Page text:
After months of review and assessment, U.S. Trade Representative Katherine Tai says the Biden administration is set to begin confronting China directly on trade, pressing the country on implementation of the “phase one” deal and working with foreign allies to encourage Beijing to reform its trade policies.
Tai, in a speech Monday, said she isn’t prepared yet to begin talking about a second phase of the trade pact negotiated by the Trump administration, but stressed the importance of resuming direct talks with Beijing as well as holding China to its commitments under the Economic and Trade Agreement Between the Government of the United States of America and the Government of the People’s Republic of China – known more commonly as the “phase one” deal.
The U.S. needs “to take a new, holistic, and pragmatic approach in our relationship with China that can actually further our strategic and economic objectives – for the near-term and the long-term,” Tai said.
To kickstart that process of re-engagement, senior Biden administration officials said Tai will soon begin direct talks with Chinese trade officials.
“Our goal is to bring deliberative, stable, long-term thinking into our approach – and to work through bilateral and multilateral channels,” Tai said. “The core of our strategy is a commitment to ensuring we work with our allies to create fair and open markets.”
There is plenty of concern in the U.S. ag sector about the end of the purchase commitments portion of the pact on Dec. 31, but American Farm Bureau Federation Senior Director of Congressional Relations David Salmonsen said he was pleased to hear Tai’s commitment to engaging with China and her focus on expanding access to the Chinese market for U.S. ag exporters.
“It was good to hear that they’re moving forward and are going to engage in discussions,” Salmonsen said about the speech. “I was looking for that.”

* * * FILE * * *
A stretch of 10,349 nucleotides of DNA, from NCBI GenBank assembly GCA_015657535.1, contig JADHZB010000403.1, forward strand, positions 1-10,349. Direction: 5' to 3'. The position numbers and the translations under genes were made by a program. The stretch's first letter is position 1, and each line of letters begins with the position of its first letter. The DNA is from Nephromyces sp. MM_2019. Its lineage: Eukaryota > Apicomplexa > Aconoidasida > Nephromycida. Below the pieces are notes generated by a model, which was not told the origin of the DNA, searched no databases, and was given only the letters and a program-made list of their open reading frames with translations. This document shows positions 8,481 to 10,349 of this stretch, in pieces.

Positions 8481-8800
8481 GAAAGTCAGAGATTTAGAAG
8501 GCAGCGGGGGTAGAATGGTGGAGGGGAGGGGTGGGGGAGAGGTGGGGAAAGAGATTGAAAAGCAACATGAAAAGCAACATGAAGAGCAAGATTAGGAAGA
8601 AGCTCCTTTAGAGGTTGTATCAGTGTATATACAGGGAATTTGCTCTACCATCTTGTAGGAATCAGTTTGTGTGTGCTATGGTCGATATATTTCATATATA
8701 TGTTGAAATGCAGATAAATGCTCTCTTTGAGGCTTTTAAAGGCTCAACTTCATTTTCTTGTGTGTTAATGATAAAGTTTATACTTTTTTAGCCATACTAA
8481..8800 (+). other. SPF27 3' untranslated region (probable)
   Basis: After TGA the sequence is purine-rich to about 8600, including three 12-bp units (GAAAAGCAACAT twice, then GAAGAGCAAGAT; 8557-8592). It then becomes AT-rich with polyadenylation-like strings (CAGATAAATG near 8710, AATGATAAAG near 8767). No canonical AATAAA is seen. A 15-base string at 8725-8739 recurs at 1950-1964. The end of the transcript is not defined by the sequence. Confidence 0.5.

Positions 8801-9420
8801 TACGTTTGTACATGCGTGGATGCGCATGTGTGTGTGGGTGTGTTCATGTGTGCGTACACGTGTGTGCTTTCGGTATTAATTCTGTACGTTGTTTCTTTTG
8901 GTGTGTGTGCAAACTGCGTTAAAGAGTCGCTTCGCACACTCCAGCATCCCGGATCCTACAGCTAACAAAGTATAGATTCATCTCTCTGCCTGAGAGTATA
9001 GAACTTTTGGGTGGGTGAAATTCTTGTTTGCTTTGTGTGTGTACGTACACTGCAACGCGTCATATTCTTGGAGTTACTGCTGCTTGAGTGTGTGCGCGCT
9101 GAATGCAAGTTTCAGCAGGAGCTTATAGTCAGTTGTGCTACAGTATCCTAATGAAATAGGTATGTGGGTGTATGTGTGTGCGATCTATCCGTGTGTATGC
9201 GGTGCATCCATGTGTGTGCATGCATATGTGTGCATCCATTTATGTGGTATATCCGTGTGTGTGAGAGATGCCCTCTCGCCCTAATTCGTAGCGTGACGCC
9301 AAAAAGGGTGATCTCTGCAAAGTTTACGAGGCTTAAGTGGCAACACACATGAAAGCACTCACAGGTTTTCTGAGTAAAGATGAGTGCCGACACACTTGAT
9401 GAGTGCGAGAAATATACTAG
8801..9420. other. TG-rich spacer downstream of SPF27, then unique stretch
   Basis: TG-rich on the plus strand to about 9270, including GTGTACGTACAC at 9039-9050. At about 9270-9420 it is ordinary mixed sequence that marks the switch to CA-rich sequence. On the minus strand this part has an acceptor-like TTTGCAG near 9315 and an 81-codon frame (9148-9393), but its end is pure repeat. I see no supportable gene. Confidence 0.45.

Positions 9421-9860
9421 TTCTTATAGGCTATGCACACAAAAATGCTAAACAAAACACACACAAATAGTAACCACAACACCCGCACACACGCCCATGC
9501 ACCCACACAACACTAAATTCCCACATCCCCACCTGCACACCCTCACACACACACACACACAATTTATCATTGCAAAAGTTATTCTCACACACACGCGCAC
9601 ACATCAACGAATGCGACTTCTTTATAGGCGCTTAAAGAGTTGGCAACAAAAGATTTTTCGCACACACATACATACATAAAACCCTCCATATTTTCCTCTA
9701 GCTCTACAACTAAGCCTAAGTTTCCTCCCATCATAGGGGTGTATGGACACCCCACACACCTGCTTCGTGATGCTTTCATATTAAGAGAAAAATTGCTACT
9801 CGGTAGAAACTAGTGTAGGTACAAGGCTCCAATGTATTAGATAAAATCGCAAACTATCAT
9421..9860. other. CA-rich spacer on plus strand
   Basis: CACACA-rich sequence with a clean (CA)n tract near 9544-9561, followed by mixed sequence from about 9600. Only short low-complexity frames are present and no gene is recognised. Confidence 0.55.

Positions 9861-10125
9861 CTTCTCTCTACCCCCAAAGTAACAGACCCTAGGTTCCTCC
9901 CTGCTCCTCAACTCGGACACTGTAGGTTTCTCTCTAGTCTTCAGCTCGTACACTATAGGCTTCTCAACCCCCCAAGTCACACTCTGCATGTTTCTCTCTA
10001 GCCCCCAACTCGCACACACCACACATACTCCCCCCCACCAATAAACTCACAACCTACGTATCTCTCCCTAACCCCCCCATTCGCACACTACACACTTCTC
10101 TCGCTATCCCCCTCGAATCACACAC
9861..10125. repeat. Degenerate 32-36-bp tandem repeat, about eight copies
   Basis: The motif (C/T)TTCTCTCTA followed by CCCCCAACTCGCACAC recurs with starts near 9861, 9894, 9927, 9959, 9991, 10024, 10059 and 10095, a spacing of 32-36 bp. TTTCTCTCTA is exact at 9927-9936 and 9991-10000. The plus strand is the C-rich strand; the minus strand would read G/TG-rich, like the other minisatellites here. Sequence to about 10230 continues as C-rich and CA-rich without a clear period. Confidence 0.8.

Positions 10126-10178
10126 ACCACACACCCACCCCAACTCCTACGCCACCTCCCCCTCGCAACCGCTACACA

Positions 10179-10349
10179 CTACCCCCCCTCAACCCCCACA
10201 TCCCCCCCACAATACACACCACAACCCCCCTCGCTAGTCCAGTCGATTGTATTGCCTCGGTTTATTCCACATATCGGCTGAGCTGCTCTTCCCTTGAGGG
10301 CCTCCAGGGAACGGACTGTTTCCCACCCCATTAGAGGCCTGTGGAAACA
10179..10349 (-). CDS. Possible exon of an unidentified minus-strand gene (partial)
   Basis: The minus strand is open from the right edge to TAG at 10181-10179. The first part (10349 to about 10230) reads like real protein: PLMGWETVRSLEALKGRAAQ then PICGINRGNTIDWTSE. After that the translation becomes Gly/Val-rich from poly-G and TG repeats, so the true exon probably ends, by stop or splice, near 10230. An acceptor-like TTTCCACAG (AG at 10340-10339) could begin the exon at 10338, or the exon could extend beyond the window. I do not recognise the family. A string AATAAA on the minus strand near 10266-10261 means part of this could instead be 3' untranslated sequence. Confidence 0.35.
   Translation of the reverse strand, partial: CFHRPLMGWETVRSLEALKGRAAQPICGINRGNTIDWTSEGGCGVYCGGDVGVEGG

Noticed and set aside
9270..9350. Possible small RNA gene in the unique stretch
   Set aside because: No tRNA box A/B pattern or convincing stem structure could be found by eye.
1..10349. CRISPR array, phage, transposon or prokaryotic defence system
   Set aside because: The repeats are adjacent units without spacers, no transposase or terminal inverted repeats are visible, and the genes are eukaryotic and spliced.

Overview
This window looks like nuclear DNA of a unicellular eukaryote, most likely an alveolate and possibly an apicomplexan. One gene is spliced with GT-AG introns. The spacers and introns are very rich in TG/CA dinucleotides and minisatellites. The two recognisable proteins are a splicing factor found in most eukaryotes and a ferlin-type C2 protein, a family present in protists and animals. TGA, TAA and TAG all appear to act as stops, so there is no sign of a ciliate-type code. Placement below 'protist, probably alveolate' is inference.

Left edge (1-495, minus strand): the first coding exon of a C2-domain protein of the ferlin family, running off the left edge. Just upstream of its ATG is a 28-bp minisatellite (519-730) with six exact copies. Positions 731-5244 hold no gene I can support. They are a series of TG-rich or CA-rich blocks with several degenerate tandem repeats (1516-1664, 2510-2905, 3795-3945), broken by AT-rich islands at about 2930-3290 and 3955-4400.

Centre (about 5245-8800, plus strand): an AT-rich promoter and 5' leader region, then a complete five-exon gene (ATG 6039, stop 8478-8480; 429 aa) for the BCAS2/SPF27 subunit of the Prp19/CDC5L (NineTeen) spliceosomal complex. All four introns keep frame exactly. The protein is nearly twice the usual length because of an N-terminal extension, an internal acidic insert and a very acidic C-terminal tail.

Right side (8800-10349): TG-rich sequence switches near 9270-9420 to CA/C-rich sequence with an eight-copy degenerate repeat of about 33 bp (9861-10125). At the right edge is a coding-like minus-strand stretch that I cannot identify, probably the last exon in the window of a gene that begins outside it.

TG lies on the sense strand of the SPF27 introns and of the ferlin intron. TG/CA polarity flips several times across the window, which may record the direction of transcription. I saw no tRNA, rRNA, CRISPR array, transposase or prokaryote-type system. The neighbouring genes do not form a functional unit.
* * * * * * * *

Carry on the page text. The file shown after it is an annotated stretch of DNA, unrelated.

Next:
When asked after the speech about negotiating a “phase two” deal, Tai would only say she was preoccupied on discussions about China’s progress on “phase one.”
“China made commitments that benefit certain American industries, including agriculture, that we must enforce,” Tai said, adding that the current pact “has stabilized the market, especially for U.S. agricultural exports.”
Still, the Farm Bureau was looking for Tai to assure the ag sector that she would negotiate new commitments to buy U.S. ag commodities.
Farm Bureau President Zippy Duvall, in an Aug. 30 letter to Tai and USDA Secretary Tom Vilsack, said: “As you engage in continuing discussions with China and other leading export destinations, we ask you to consider the impacts of trade actions on agricultural exports and U.S. farmers and ranchers. Farm Bureau strongly urges you to resolve trade concerns with China within the boundaries of the U.S.-China Phase 1 Agreement and work to extend purchase commitments.”
China, according to an analysis by the Farm Bureau, is on track to meet its ag-purchase commitments this year, although the country fell short of 2020 commitments by about 18%.
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China agreed in “phase one” to buy about $80 billion worth of U.S. farm commodities over the two-year period. That’s equal to roughly $73.8 billion of U.S. exports after subtracting freight and insurance costs. Of that total, China committed to buy $33.4 billion worth of ag commodities in 2020 and $40.4 billion this year.
Beyond purchase commitments, much of the success in “phase one” for the ag sector came in the form of China’s structural reforms to trade. Becky Rasdall, vice president of trade policy and international affairs for the International Dairy Foods Association, said she was pleased that the Biden administration appears committed to protecting those gains that have helped boost U.S. dairy exports.
“We got significant market stability,” Rasdall told Agri-Pulse. “There was a series of commitments on getting facilities registered to export and changes to the certificates and Chinese standards that allowed dairy exporters to export to China easier. We’re pleased with the administration’s approach to protecting that.”
Senior administration officials assured reporters that the Biden administration was intent on protecting gains made under “phase one.”
One official stressed that while the White House is not nearly satisfied with the gains under “phase one” to reform China’s overall trade practices, “it’s important that China live up to the commitments and promises it’s made. These include promises that China made in the phase one deal that benefit workers, farmers, and manufacturers across America.”
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